Life Sketches of Ellen G. White


Chapter 4—Beginning of Public Labors

Up to this time I had never prayed in public, and had only spoken a few timid words in prayer meeting. It was now impressed upon me that I should seek God in prayer at our small social meetings. This I dared not do, fearful of becoming confused and failing to express my thoughts. But the duty was impressed upon my mind so forcibly that when I attempted to pray in secret, I seemed to be mocking God, because I had failed to obey His will. Despair overwhelmed me, and for three long weeks no ray of light pierced the gloom that encompassed me. LS 32.1

My sufferings of mind were intense. Sometimes for a whole night I would not dare to close my eyes, but would wait until my twin sister was fast asleep, then quietly leave my bed and kneel upon the floor, praying silently, with a dumb agony that cannot be described. The horrors of an eternally burning hell were ever before me. I knew that it was impossible for me to live long in this state, and I dared not die and meet the terrible fate of the sinner. With what envy did I regard those who realized their acceptance with God! How precious did the Christian's hope seem to my agonized soul! LS 32.2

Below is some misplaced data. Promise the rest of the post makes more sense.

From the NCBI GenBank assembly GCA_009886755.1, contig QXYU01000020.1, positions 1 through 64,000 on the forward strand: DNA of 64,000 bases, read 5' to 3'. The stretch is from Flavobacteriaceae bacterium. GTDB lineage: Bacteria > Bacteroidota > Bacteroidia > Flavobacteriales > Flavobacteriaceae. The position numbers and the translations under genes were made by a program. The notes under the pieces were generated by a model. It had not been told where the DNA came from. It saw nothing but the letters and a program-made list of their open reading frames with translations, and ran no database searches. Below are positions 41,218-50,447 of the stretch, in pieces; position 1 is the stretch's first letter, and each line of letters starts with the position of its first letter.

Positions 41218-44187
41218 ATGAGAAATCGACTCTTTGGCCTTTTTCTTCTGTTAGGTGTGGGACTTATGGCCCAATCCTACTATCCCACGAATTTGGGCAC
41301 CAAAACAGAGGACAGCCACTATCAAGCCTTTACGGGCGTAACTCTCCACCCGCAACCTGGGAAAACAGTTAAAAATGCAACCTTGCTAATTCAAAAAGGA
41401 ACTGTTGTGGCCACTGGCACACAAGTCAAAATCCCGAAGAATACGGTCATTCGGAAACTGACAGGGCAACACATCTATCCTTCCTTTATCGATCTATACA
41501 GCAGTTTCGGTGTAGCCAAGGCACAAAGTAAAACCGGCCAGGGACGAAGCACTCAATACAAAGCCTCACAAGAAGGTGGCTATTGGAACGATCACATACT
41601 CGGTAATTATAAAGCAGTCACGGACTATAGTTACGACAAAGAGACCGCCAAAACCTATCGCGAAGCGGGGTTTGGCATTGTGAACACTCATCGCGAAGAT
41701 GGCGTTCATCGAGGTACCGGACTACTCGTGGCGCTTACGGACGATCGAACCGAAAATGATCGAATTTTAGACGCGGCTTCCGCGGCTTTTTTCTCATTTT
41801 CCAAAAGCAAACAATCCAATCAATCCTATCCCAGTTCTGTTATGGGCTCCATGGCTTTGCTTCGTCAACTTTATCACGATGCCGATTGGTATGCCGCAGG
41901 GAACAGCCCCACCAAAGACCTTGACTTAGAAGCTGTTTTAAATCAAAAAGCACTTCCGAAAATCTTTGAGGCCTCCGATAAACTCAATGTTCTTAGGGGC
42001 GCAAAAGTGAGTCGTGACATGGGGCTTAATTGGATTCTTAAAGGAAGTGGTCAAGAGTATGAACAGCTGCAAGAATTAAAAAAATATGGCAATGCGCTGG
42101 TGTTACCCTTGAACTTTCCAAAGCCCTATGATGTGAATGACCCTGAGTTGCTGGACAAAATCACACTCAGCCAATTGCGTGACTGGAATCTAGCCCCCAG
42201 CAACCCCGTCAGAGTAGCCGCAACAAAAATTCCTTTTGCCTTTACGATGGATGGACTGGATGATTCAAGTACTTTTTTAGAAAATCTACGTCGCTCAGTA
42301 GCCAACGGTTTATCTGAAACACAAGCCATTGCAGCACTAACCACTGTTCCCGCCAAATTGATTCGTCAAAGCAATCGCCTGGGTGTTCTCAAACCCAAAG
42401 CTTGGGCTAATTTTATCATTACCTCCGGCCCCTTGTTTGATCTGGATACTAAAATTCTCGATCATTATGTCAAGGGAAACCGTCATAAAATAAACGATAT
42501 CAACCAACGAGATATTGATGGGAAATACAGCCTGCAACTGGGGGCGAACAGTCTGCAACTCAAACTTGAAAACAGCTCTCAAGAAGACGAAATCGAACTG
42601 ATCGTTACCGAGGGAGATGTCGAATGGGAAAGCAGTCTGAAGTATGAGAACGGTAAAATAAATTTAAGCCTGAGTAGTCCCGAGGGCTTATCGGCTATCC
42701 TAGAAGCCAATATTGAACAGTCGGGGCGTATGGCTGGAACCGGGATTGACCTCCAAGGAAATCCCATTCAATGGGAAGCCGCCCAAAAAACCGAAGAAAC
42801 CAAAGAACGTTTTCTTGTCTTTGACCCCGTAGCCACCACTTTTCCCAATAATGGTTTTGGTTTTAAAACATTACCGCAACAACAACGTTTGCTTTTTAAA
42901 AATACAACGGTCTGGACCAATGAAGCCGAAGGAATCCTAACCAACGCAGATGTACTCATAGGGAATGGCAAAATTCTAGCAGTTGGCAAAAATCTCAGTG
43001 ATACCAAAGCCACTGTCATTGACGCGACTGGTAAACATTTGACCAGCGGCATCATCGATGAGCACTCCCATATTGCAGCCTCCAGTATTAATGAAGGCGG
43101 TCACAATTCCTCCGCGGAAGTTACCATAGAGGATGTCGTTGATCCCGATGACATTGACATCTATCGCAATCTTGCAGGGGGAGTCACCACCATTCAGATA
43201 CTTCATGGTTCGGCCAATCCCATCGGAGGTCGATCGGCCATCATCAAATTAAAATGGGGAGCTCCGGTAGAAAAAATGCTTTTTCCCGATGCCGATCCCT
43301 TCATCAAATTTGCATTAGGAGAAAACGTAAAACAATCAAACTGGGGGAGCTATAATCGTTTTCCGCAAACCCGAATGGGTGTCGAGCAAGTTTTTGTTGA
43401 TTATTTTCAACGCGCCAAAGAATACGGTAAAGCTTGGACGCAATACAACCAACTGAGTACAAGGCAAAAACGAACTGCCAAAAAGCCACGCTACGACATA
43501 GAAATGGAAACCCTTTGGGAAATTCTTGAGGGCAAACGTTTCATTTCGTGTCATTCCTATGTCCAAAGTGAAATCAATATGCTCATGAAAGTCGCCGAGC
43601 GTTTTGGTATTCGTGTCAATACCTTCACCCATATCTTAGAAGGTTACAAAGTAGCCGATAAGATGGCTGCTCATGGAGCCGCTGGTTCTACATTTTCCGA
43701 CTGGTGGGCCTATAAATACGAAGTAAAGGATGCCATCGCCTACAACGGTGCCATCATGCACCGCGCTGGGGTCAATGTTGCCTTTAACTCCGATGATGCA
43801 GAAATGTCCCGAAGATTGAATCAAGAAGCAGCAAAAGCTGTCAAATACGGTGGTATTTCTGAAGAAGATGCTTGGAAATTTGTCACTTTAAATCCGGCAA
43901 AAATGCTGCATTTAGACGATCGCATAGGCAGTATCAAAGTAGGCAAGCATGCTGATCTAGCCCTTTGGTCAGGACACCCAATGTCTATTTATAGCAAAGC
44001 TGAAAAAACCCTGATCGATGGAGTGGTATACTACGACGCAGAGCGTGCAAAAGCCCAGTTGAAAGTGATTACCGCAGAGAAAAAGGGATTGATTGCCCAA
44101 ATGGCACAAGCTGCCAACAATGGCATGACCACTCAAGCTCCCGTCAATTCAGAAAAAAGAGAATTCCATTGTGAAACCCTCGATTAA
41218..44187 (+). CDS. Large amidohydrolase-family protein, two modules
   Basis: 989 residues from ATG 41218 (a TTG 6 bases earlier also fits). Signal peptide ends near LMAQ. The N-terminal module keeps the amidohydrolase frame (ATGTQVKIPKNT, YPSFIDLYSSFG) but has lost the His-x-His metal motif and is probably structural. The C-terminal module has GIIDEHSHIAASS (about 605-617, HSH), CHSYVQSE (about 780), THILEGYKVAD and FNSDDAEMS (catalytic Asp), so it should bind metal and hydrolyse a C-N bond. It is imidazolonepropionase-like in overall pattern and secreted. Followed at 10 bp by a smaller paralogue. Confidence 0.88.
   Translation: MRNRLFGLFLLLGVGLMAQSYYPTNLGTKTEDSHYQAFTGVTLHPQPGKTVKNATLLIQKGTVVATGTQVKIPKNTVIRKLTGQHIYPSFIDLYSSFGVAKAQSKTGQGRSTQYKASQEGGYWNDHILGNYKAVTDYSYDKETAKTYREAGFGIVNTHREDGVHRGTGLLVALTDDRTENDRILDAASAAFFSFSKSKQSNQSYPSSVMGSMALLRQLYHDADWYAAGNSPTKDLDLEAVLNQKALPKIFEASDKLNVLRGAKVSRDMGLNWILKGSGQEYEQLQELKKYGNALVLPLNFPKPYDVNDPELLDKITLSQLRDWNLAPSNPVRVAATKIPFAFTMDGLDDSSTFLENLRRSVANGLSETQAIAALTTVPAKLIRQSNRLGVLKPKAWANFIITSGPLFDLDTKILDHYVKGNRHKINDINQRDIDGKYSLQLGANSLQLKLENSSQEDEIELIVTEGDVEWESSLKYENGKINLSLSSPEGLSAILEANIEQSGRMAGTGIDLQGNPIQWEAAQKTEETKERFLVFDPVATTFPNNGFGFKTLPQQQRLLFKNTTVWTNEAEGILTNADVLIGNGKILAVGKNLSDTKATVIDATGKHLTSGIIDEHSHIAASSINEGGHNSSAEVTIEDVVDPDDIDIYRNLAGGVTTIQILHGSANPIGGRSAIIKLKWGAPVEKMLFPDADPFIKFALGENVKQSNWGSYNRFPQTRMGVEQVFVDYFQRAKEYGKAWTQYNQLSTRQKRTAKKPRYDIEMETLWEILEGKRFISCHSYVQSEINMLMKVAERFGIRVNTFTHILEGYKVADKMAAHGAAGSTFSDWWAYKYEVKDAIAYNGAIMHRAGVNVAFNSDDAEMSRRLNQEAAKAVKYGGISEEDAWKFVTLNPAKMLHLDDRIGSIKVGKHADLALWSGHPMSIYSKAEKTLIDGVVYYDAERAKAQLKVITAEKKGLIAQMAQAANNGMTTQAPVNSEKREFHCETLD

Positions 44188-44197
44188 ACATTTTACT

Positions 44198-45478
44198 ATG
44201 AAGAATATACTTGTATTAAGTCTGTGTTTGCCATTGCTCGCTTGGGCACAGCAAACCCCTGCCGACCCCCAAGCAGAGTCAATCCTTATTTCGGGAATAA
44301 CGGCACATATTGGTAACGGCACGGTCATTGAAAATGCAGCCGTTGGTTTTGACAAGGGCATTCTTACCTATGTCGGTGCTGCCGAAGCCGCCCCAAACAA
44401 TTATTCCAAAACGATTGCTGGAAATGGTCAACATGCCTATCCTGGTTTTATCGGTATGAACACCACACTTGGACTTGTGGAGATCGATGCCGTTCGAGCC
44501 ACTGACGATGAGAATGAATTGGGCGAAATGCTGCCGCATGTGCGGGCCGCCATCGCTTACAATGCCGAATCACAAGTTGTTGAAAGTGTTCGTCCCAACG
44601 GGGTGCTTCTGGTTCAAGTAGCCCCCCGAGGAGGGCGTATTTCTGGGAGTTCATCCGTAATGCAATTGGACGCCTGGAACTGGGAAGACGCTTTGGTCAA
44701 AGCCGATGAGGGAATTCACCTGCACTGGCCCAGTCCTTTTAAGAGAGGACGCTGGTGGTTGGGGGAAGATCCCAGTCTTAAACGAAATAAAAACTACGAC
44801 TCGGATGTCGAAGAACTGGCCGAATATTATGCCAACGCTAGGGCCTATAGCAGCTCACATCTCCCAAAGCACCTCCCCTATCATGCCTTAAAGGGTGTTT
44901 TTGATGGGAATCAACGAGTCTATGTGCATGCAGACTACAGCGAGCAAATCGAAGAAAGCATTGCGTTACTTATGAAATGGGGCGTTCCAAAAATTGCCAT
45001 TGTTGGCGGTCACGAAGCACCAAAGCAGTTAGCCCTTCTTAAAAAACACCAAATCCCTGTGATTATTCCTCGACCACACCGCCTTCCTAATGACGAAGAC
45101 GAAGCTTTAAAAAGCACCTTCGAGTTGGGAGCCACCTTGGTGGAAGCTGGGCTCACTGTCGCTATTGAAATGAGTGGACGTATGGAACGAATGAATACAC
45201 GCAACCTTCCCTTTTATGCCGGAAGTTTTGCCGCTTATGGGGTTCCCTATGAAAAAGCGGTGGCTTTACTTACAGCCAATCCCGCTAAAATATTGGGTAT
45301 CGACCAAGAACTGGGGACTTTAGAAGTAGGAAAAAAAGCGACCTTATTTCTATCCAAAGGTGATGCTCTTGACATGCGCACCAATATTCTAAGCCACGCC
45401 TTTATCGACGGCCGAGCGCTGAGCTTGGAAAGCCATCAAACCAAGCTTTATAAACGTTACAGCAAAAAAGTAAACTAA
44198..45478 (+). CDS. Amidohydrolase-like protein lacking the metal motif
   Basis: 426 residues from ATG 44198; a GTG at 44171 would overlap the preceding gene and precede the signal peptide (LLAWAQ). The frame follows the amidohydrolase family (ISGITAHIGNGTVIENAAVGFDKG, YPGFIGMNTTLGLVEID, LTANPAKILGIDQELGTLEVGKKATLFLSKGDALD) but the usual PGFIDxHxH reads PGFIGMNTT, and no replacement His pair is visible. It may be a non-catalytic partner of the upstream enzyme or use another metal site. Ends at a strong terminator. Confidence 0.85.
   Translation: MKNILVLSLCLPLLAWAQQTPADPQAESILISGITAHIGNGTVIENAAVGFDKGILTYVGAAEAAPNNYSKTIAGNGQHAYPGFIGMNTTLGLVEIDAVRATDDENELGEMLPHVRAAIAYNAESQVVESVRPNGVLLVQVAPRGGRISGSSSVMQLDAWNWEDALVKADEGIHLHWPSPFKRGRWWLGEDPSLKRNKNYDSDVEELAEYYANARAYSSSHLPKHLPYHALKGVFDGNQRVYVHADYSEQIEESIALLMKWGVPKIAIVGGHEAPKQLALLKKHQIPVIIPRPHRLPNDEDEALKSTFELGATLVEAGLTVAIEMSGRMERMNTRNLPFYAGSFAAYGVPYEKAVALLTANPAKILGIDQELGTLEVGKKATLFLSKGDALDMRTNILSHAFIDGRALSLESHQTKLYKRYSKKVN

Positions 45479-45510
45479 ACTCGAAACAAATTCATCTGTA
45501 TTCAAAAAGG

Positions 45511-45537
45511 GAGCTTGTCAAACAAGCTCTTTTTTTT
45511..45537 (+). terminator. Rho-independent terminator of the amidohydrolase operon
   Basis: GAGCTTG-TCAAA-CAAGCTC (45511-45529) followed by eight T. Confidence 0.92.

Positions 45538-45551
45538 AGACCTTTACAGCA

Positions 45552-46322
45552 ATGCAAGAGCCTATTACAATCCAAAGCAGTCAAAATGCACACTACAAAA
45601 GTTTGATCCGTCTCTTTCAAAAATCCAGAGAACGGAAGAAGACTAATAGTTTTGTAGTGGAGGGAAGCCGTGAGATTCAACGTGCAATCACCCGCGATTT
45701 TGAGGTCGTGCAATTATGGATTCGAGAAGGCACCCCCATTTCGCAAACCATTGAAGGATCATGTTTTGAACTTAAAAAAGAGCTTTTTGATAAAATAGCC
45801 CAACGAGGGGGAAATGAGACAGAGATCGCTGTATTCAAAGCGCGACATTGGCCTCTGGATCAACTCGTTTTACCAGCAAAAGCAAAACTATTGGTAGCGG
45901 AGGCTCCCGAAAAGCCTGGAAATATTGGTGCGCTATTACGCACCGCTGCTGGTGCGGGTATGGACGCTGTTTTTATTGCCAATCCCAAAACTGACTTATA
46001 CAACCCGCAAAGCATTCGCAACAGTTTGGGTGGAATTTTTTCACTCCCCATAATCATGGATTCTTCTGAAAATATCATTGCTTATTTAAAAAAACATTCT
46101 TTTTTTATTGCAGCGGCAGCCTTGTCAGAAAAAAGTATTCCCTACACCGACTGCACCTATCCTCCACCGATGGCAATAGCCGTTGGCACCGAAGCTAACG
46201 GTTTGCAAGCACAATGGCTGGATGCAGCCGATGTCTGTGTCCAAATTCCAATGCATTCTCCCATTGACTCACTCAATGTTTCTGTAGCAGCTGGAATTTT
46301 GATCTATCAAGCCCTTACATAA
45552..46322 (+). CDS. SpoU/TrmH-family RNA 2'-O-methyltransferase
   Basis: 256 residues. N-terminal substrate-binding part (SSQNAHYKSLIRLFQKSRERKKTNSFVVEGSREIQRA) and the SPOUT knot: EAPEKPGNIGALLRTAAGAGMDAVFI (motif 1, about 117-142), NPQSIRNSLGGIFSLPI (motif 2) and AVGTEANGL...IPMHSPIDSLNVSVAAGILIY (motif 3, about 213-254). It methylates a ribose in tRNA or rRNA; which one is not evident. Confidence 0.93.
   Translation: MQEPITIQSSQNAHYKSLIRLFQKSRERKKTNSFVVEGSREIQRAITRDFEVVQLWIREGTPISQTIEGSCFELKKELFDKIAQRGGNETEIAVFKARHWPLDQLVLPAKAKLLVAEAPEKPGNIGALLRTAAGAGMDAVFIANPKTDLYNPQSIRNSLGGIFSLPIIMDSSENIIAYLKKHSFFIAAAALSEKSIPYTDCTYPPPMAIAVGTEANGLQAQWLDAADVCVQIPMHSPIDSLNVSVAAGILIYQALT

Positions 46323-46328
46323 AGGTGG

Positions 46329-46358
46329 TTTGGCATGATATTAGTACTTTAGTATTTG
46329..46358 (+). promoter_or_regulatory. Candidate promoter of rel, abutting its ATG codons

I frequently remained bowed in prayer nearly all night, groaning and trembling with inexpressible anguish, and a hopelessness that passes all description. “Lord, have mercy!” was my plea, and like the poor publican I dared not lift my eyes to heaven, but bowed my face upon the floor. I became very much reduced in flesh and strength, yet kept my suffering and despair to myself. LS 32.3